Browse by author
Lookup NU author(s): Professor Catharien Hilkens
Full text for this publication is not currently held within this repository. Alternative links are provided below where available.
The central effector cells in the pathogenesis of atopic allergic diseases are type 2 T helper (Th2) cells, which display an aberrant cytokine profile dominated by type 2 cytokines. Initial reports from mouse studies indicated that established and committed Th2 cells are stable and unsusceptible to modulation. However, there is a growing awareness that in humans, established effector Th2 cells are more flexible and can be reverted to predominant Th1 phenotypes. In fact, the Th1-driving cytokine interleukin (IL)-12 is the crucial factor in this respect. IL-12 is mainly produced by dendritic cells (DC), which can be primed for high or low IL-12 production, depending on inflammatory and/or microbial signals they encounter during their residence in the peripheral tissues. Accordingly, both the regulation of and the priming for IL-12 production in DC form ideal targets for therapeutic intervention. The development of new therapies for atopic allergy now focuses on local IL-12-promoting substances to target both the development of new Th2 cells and the persistent population of established allergen-specific Th2 cells.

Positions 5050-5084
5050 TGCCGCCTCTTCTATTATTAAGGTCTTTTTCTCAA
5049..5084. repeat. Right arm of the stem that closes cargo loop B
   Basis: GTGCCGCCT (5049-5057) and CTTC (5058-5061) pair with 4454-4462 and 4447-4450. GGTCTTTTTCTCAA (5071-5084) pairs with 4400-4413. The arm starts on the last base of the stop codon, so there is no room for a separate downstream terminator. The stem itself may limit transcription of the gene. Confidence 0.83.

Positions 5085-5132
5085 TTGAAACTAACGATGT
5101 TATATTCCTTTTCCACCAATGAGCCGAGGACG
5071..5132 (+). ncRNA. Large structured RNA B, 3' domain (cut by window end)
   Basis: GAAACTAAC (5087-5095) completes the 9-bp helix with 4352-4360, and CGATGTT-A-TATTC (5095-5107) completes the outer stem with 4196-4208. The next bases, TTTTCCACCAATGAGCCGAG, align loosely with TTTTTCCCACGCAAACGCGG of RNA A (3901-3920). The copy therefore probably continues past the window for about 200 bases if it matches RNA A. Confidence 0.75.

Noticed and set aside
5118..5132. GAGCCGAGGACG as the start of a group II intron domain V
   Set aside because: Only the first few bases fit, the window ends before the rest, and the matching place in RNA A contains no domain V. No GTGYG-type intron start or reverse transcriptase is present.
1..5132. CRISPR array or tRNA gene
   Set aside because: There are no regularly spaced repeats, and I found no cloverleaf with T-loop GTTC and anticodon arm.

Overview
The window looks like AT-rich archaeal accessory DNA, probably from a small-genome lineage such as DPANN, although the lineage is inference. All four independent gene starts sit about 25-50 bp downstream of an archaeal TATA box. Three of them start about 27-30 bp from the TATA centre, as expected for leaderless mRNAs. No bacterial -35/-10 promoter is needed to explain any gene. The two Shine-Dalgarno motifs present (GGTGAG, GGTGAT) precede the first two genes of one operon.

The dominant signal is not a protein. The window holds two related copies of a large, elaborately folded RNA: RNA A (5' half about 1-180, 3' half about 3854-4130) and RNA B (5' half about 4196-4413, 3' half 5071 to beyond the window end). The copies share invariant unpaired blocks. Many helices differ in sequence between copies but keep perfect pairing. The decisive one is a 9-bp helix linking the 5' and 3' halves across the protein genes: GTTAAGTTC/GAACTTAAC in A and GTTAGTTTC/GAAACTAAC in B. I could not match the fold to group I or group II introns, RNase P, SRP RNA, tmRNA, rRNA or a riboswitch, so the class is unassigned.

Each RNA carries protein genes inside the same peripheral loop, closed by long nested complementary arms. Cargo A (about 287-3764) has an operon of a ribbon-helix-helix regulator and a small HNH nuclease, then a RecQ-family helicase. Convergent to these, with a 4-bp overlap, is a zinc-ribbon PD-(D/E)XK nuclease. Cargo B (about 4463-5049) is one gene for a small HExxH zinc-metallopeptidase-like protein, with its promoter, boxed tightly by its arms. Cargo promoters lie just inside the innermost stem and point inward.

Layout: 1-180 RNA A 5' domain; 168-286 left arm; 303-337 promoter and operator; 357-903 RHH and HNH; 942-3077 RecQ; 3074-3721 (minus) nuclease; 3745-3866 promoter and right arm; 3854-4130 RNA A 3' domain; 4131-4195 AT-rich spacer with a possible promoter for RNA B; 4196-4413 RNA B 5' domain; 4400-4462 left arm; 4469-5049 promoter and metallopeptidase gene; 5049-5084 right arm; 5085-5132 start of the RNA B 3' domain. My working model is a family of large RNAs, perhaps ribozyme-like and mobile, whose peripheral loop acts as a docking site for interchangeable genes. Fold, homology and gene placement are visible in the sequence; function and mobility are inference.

Author(s): Smits HH, Hilkens CM, Kalinski P, Kapsenberg ML, Wierenga EA
Publication type: Article
Publication status: Published
Journal: International Archives of Allergy and Immunology
Print publication date: 01/10/2001
ISSN (print): 1018-2438
ISSN (electronic): 1423-0097
Publisher: S. Karger AG
Altmetrics provided by Altmetric